Supreme Court rules for gay marriage in two cases, ends term

WASHINGTON – The Supreme Court handed supporters of gay marriage a pair of victories Wednesday on the final day of its term. The Supreme Court ruled that the federal Defense of Marriage Act is unconstitutional and determined that it could not rule on California’s Proposition 8. Both decisions were 5-4. In United States v. Windsor, the DOMA case, Justice Anthony M. Kennedy said the act violated the equal protection clause of the Fifth Amendment. DOMA, enacted in 1996, defines marriage as between one man and one woman.

Affirmative action returned to lower court, Title VII of Civil Rights Act further defined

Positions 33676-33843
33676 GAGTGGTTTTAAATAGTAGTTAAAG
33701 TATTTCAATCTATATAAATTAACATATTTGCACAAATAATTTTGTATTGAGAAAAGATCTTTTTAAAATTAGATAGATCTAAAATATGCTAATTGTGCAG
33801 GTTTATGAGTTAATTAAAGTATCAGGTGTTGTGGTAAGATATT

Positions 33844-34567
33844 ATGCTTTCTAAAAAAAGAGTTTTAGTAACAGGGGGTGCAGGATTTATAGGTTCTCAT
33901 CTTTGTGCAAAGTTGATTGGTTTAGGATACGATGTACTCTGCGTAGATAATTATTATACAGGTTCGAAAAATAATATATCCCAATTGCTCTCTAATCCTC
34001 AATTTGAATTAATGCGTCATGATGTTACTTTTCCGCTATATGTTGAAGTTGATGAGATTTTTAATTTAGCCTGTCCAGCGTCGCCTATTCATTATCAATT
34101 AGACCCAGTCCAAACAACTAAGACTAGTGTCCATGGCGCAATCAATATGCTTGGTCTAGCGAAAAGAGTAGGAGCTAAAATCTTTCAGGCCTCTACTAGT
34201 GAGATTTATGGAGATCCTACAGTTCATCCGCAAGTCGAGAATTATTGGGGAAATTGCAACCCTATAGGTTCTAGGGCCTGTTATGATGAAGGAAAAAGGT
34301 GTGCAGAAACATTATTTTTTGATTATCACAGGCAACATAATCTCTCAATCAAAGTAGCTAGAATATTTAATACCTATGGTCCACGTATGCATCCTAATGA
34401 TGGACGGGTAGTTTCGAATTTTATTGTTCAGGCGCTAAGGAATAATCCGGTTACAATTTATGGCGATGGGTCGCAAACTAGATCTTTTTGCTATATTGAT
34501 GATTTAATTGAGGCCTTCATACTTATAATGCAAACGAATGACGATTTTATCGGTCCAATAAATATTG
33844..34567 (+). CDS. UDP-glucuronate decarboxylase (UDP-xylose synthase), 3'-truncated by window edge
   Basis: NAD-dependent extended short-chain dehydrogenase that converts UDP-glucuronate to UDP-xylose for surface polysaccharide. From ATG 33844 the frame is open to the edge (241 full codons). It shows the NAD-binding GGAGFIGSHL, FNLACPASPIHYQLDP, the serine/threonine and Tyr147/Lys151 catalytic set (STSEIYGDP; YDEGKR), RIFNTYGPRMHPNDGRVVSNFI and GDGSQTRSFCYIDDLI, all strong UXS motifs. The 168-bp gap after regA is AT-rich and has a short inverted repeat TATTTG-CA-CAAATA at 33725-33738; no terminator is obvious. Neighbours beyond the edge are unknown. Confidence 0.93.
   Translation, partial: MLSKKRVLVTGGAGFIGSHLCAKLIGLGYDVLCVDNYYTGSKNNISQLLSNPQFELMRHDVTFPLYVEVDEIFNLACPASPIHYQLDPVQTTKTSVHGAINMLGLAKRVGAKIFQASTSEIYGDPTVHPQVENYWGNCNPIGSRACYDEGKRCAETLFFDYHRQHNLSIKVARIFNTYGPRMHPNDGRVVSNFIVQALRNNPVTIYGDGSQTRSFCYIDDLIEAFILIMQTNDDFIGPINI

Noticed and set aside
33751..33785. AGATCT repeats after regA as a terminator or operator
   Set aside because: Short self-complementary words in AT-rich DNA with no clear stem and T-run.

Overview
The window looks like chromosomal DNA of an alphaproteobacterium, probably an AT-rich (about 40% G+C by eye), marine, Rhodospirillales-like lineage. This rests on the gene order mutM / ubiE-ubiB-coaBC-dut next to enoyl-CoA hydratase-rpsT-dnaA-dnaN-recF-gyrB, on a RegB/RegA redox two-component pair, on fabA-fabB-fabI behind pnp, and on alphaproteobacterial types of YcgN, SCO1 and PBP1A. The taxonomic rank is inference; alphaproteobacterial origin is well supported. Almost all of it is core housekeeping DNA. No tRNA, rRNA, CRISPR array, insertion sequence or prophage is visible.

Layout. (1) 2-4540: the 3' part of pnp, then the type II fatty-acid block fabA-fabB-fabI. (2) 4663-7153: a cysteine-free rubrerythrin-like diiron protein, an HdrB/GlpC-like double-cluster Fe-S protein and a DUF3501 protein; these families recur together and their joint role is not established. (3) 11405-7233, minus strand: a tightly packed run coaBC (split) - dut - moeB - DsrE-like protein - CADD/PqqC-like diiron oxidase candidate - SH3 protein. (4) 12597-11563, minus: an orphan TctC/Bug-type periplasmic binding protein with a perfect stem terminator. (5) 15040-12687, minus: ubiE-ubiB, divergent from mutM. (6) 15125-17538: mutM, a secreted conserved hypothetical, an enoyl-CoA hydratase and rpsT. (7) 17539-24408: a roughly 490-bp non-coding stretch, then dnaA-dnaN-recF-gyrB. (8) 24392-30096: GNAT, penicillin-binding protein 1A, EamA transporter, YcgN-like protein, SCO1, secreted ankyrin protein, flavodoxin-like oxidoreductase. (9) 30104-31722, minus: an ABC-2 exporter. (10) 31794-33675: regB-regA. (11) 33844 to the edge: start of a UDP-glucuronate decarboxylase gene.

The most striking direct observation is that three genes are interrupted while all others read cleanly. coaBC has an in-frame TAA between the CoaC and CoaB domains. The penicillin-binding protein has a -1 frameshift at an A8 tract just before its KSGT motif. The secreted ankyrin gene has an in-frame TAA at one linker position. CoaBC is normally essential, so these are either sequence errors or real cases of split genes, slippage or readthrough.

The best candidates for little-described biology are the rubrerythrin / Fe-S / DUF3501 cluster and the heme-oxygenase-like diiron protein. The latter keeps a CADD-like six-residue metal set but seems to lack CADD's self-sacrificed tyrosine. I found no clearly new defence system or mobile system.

WASHINGTON – In a day full of discrimination decisions, the Supreme Court sent an affirmative action case back to a lower court and ruled on a critical aspect of the Civil Rights Act of 1964. The court did not decide whether the University of Texas at Austin acted unconstitutionally in using race as a factor for admissions, leaving the debate over affirmative action unresolved. Justices said that the university must prove to an appeals court that using affirmative action in its admissions process achieves educational benefits from diversity. Essentially, the school must define its criteria for using affirmative action before a decision can be reached. “The particular admissions process used for this objective is subject to judicial review.